The Dybbuk (Der Dibuk)
RETROSPECTIVE: "MICHAL WASZYNSKI - THE PRINCE AND THE DYBBUK"
dir. Michał Waszyński, Polska, 1937 , 111min
The Dybbuk (Yiddish: דער דיבוק, Der Dibuk; Polish: Dybuk) is a 1937 Yiddish-language Polish fantasy drama directed by Michał Waszyński. It is based on the play The Dybbuk by S. Ansky (1914). Dybbuk by Michał Waszyński is often considered the best Yiddish film in the history of cinema.
In this mystical tale of star crossed lovers and supernatural possession, two friends tempt fate by betrothing their unborn children. Years later when the pledge is broken and the couple’s love is thwarted, Channon the young lover (Leon Liebgold, Tevye) turns to the dangerous power of the Kabbalah to win back his love (Lili Liliana, Kol Nidre). Made in Poland on the eve of WWII in a stylized, Expressionistic manner that has been called “Hasidic Gothic”.
Boundaries separating the natural from the supernatural dissolve as ill-fated pledges, unfulfilled passions and untimely deaths ensnare two families in a tragic labyrinth of spiritual possession. The film was made on location in Poland in 1937 (Kazimierz Dolny and in Feniks Film Studio in Warsaw) and brought together the best talents of Polish Jewry, script writers, composers, choreographers, set designers, actors and historical advisors. The film's exquisite musical and dance interludes evoke the cultural richness of both shtetl communities and Polish Jewry on the eve of World War II.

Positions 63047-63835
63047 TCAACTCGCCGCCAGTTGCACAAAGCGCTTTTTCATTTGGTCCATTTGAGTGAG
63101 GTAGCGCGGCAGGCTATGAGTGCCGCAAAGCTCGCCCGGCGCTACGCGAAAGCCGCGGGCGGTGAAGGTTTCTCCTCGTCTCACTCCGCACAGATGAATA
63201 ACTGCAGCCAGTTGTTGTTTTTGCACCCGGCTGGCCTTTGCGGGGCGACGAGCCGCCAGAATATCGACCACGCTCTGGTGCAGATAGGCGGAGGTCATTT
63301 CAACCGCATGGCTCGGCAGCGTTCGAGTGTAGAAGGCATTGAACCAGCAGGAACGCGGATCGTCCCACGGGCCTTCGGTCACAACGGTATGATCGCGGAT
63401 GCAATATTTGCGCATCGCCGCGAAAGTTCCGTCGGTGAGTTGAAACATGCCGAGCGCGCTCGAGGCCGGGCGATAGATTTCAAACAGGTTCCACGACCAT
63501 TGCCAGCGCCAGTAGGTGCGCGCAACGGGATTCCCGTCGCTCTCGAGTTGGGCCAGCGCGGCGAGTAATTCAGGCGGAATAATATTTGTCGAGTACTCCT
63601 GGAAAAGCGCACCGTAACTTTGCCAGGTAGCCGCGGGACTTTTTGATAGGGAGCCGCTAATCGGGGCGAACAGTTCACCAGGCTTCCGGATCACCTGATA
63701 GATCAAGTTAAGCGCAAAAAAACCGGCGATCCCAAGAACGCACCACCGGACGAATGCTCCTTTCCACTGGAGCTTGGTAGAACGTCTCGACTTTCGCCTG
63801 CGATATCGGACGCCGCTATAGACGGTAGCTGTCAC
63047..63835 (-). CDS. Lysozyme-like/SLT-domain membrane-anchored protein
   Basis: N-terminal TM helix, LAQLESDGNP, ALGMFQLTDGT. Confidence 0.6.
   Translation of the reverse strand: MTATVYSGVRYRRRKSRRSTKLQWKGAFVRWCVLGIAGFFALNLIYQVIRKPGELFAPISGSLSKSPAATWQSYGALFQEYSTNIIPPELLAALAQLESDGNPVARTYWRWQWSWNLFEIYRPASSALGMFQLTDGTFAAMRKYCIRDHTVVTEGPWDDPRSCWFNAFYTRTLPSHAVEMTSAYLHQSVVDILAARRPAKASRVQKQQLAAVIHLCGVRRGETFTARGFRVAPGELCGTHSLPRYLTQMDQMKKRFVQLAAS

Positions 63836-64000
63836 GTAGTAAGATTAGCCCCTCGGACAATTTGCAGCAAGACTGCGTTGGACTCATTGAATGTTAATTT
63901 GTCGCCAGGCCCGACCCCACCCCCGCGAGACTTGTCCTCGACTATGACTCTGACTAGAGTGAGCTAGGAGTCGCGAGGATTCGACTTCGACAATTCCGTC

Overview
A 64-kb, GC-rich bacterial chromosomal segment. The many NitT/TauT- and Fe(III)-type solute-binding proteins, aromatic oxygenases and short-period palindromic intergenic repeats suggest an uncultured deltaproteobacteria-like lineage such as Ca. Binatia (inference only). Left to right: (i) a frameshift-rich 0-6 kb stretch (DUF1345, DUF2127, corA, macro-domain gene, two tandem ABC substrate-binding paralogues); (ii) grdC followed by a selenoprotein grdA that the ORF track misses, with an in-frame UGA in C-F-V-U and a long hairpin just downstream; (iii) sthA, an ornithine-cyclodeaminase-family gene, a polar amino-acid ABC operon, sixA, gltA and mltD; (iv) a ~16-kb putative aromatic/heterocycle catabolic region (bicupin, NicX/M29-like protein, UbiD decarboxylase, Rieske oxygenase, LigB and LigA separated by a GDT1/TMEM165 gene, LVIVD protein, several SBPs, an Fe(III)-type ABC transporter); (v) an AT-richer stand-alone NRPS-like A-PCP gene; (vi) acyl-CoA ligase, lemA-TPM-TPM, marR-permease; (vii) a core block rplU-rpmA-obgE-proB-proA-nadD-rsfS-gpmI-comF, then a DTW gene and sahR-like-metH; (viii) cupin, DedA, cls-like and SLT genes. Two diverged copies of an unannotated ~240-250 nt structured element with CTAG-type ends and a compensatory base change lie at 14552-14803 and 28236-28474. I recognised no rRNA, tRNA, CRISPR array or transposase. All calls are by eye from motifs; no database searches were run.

The Dybbuk is a Yiddish film classic based on the celebrated play of the same name by S. Ansky, written during the turbulent years of 1912-1917. The idea for the play came to Ansky as he led a Jewish folklore expedition through small towns of Eastern Europe, which was cut short by the outbreak of World War I. The Dybbuk reflects Ansky's deep perception of the shtetl's religious and cultural mores, as well as his insightful appreciation of its hidden spiritual resources. Plans to produce the play in Russian by Stanislavsky's Moscow Art Theater in 1920 were aborted by the Bolshevik Revolution. Ansky, who died in 1920 never lived to see his play produced. The play however, was destined to become one of the most widely-produced in the history of Jewish theater. Its rich ethnographic tapestry, mystical themes, star-crossed lovers and haunting melodies were designed to bridge the historical abyss.
Besides the language of the film itself, the picture is noted among film historians for the striking scene of Leah's wedding, which is shot in the style of German Expressionism. The film is generally considered one of the finest in the Yiddish language.